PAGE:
The public is still pondering whether the I-man wore a "What-Would-Jesus-Do?" bracelet into the recording studio to cut that CD on which he spoke so glowingly of murder, misogyny and racism. The resulting collection of tracks was so repugnant that noted hip-hop savant David Stern was compelled to comment negatively. There's no truth to the rumor that the disc's title, "40 Bars," refers to a Thursday night spent in the company of Dennis Rodman. ("40 Juice Bars," maybe?)
He exacerbated his reputation as a perennial Golden Chalice contender by twice attempting to cut off traffic disputes with other Salt Lake City drivers by waving a ceremonial badge and pretending to be affiliated with actual cops. Jazz coach Jerry Sloan is said to be considering attaching a "rider" complaint related to Polynice's repeated attempted impersonations of an NBA center. 7. NBC Sports
The network came up several Fosters short of a six pack with its utterly ludicrous decision to televise zero (0) hours live from the 2000 Sydney Olympics, instead foisting upon viewers ghastly prepackaged prime-time pap. Program master Dick Ebersol reassures viewers everywhere by stating that, as long as he is in charge, this exact format will be the preferred method. (Note to those unable to fly to Sydney in September: At the Olympics themselves, organizers went ahead and held each athletic event from start all the way through to finish.)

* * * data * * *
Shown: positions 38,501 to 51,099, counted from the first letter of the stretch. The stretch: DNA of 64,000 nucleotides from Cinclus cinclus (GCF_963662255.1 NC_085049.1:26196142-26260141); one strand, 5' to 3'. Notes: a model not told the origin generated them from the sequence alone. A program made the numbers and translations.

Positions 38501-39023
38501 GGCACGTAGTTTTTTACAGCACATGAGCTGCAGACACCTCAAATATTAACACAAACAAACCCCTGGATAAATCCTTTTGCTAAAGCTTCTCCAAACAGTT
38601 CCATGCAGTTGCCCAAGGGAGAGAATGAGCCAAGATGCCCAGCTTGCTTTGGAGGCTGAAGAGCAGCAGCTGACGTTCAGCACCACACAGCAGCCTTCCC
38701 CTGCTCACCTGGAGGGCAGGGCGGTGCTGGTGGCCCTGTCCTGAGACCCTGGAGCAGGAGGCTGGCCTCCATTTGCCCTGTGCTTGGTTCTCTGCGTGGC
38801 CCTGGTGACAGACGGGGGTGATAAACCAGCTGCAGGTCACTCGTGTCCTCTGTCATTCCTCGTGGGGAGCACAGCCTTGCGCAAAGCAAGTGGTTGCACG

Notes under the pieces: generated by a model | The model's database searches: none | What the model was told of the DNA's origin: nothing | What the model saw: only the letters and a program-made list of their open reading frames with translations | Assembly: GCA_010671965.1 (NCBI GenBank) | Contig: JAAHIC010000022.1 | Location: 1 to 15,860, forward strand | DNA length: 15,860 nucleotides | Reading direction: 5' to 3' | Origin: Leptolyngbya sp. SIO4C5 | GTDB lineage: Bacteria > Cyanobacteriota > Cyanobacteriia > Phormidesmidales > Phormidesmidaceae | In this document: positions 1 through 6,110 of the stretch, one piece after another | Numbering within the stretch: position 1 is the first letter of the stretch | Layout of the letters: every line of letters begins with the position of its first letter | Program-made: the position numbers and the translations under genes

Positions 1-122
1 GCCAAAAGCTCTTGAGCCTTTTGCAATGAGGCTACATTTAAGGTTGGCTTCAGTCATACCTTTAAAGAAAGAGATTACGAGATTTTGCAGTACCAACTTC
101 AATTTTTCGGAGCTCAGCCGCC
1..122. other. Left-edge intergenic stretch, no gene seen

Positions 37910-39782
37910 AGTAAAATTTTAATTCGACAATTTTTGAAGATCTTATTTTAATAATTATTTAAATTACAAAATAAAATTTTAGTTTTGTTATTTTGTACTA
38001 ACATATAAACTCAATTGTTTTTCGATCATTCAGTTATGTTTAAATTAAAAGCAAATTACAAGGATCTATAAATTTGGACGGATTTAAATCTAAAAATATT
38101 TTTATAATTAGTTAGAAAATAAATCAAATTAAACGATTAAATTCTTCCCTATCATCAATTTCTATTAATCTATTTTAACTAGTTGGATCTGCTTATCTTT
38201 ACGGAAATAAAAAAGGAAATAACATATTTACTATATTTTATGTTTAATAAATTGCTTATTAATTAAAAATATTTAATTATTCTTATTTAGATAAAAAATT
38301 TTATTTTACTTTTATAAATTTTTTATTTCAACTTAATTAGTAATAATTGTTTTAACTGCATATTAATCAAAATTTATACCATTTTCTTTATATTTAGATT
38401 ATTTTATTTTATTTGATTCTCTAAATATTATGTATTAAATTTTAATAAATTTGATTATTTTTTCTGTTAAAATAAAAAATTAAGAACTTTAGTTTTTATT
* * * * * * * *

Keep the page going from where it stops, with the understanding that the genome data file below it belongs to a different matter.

They teamed up to run Paul Westphal out of the SuperSonics coaching job with a combination of pathetic attitude, disdainful demeanor and shocking on-court ineptitude. A special citation of merit goes to Payton, who, on the final weekend of Westphal's tenure, came in for a timeout during a game against the Sacramento Kings and took a seat at the farthest end of the bench, down by the fans, while the rest of the Seattle team met near the scorer's table -- only days after he claimed he supported Westphal and didn't want the situation to deteriorate into a typical NBA whacking via whiny mutiny.